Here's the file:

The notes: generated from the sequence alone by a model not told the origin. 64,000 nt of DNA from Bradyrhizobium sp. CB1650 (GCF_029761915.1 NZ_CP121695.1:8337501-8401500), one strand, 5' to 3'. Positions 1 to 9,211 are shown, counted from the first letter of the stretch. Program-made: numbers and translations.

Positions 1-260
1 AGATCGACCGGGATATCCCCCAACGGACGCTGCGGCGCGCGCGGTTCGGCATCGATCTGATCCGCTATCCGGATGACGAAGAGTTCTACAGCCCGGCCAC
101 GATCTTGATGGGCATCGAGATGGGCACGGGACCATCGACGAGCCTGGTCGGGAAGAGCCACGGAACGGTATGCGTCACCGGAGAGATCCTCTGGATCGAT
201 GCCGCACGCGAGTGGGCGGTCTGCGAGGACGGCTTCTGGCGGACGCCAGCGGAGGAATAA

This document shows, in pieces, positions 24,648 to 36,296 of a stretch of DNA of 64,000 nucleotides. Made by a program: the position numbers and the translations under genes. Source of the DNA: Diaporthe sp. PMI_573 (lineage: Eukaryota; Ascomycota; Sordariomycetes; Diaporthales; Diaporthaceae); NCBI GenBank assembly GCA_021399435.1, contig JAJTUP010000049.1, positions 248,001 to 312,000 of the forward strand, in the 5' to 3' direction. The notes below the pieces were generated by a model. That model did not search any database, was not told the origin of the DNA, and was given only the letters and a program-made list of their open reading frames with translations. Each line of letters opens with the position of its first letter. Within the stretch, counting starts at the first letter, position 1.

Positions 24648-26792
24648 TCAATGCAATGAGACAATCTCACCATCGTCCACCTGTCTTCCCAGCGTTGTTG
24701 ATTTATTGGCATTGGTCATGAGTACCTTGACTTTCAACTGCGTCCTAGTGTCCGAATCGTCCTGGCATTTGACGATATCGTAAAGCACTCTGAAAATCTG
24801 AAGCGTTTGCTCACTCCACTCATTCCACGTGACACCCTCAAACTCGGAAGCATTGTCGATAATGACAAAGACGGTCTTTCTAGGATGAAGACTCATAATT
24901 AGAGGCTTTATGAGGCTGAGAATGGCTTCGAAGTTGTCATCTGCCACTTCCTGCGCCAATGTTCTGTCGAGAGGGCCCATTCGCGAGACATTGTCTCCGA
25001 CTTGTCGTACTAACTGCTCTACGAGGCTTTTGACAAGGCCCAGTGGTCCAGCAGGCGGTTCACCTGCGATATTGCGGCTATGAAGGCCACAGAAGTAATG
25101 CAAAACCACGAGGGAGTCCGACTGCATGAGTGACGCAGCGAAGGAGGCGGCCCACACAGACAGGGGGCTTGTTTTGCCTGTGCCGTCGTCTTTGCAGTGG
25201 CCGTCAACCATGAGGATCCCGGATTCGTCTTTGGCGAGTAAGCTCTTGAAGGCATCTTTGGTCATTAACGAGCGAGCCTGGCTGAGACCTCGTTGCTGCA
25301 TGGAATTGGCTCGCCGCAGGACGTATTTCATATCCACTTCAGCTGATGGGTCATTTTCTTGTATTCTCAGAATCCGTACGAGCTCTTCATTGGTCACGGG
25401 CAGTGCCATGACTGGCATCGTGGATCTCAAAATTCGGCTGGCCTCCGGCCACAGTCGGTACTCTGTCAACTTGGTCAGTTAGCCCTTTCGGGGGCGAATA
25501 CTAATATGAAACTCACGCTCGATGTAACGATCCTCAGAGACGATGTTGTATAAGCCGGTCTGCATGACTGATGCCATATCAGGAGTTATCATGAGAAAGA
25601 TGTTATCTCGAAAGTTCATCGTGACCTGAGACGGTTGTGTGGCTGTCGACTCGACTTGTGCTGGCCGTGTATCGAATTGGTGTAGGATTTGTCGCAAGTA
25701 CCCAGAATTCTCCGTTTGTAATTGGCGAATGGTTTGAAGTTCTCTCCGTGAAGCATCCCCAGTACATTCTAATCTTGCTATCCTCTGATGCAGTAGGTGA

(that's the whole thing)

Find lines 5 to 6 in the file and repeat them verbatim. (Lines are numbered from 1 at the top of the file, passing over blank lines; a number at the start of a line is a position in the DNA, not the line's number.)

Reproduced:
201 GCCGCACGCGAGTGGGCGGTCTGCGAGGACGGCTTCTGGCGGACGCCAGCGGAGGAATAA

This document shows, in pieces, positions 24,648 to 36,296 of a stretch of DNA of 64,000 nucleotides. Made by a program: the position numbers and the translations under genes. Source of the DNA: Diaporthe sp. PMI_573 (lineage: Eukaryota; Ascomycota; Sordariomycetes; Diaporthales; Diaporthaceae); NCBI GenBank assembly GCA_021399435.1, contig JAJTUP010000049.1, positions 248,001 to 312,000 of the forward strand, in the 5' to 3' direction. The notes below the pieces were generated by a model. That model did not search any database, was not told the origin of the DNA, and was given only the letters and a program-made list of their open reading frames with translations. Each line of letters opens with the position of its first letter. Within the stretch, counting starts at the first letter, position 1.